Magnus Carlsen's Unfinished Masterpiece
Magnus Carlsen. Photo: Maria Emelianova /

Magnus Carlsen's Unfinished Masterpiece

| 45 | Tactics

People who followed the 2019 Tata Steel Chess India Rapid & Blitz will forever remember the last day of this super-tournament.

First the live transmission brought us a strange five-move draw played by the world champion, Magnus Carlsen. Then we saw photos of Carlsen on a couch, visibly suffering from pain.

It made headlines all around the world. I felt very sorry for Carlsen because it looked like the tournament that he started so well was already over for him. Indeed, look at this "game":

If Magnus Carlsen had to make a short draw like this, it meant that due to the pain he was simply unable to play chess at that moment. By the way, we have to give credit to Vidit Gujrathi for not trying to take advantage of Carlsen's miserable condition. 

Carlsen day 1 2019 Tata Steel Chess India Rapid & BlitzCarlsen at the 2019 Tata Steel Chess India Rapid & Blitz. Photo: Lennart Ootes/Grand Chess Tour.

I was sure that the tournament was over for the world champion. Yet somehow Carlsen managed to recuperate quite quickly, and pretty soon we saw the usual unstoppable powerhouse. Moreover, one of Carlsen's games was especially remarkable.

Can you guess Black's move in the following position?

What did Black get for the sacrificed knight? Just a pawn? Well, the open position of White's king, the strong bishop on g7 and the f4 pawn that seriously cramps White's position give Black decent compensation for the knight.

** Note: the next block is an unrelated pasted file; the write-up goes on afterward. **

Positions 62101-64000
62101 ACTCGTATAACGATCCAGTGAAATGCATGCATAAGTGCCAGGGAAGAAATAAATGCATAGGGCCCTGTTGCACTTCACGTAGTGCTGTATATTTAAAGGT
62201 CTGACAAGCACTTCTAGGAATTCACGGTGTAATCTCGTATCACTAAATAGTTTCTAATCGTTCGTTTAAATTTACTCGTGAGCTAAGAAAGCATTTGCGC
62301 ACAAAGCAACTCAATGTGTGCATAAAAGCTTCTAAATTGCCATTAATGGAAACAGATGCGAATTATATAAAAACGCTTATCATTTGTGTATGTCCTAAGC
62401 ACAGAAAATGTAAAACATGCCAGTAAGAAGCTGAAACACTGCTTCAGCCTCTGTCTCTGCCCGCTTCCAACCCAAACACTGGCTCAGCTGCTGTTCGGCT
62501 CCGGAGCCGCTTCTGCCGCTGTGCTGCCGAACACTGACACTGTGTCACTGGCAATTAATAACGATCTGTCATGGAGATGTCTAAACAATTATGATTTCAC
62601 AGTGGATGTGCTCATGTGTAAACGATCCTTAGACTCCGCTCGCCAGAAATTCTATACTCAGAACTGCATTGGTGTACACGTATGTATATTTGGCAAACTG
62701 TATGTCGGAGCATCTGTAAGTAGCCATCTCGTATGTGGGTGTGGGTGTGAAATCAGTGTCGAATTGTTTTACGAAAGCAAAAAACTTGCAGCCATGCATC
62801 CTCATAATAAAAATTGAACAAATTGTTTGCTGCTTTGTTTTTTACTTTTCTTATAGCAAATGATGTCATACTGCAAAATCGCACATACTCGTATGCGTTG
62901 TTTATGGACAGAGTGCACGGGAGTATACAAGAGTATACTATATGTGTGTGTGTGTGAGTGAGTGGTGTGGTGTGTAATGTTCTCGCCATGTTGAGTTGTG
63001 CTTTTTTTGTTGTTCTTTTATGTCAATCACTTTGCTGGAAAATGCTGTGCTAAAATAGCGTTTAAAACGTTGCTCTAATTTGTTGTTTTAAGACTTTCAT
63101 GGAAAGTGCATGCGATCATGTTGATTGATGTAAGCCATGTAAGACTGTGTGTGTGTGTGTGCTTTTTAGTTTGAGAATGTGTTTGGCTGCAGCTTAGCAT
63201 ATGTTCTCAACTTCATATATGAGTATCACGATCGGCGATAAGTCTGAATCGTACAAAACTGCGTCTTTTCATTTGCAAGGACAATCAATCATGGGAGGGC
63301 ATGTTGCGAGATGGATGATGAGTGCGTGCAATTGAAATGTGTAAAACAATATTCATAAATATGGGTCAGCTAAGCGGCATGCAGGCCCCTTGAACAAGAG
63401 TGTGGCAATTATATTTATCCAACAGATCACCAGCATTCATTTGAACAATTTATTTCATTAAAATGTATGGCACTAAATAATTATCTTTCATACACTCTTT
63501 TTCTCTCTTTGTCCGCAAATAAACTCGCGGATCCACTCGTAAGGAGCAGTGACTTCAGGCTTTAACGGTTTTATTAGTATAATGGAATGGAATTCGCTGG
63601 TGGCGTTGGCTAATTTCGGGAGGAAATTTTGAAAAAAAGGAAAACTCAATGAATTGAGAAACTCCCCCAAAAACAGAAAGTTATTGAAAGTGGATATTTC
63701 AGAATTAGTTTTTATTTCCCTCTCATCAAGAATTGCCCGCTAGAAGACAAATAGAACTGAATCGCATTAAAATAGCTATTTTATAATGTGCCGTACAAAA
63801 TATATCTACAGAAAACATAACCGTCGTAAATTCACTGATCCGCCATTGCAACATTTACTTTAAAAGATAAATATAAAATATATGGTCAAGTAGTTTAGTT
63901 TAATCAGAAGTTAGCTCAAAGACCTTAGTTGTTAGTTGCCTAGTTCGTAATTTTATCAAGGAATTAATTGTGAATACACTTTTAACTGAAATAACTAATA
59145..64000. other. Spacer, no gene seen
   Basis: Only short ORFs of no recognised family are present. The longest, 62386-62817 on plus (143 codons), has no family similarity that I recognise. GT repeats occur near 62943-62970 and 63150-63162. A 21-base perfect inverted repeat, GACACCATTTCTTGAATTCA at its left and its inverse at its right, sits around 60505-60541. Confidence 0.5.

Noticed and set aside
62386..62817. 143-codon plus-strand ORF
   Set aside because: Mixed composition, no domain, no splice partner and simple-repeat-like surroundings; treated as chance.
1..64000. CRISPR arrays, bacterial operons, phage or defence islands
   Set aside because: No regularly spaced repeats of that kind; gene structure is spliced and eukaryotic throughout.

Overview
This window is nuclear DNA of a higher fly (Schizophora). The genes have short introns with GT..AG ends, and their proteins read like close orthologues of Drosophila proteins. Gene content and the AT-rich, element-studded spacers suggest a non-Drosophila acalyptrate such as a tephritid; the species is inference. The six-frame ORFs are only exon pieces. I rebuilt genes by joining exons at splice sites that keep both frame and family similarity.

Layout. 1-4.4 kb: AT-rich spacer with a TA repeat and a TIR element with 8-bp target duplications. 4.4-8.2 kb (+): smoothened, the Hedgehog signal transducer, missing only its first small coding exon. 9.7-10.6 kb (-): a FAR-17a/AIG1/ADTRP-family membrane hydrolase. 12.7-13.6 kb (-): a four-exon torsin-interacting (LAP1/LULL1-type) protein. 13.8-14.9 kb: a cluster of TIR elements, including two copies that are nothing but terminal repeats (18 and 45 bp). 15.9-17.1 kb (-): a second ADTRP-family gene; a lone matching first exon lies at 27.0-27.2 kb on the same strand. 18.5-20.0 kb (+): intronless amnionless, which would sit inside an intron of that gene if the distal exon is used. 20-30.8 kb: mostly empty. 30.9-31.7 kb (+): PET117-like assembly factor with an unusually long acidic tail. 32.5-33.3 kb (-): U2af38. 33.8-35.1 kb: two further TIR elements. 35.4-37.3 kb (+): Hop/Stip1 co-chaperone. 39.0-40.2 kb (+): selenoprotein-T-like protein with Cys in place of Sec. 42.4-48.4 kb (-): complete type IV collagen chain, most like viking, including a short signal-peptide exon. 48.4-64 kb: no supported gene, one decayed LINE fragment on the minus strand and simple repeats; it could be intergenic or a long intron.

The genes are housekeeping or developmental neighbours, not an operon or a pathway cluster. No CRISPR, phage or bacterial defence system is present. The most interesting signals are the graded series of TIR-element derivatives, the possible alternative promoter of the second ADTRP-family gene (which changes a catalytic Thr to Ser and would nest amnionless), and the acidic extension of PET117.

How could Carlsen correctly evaluate all the positional benefits of the sacrifice in a blitz game where thinking time is very limited? Well, actually he didn't have to, since this particular sacrifice is very common in the King's Indian Defense.

Here are a couple of classic examples:

Let's get back to the game So-Carlsen.

After the Nf4 sacrifice, White's position kept deteriorating with every move, and very soon So found himself in a critical situation. The American grandmaster is known for his resourcefulness and therefore I doubt that Carlsen expected an easy win.

Nevertheless an unexpected sacrifice by So took the world champion by surprise. Try to find the best move for Black in the following position:

Magnus Carlsen didn't find the best move. (Remember, it is a blitz game!)

In the final position where a draw was agreed, it is White who has a huge advantage. I guess So was happy to save a lost position and therefore, psychologically, he wasn't ready to play for a win.

It is a shame that Carlsen didn't win this game, since it would be an excellent addition to the collection of Nf4 sacrifices in the King's Indian Defense. I hope that you will be more successful with this sacrifice, especially if you play the King's Indian Defense for Black. 

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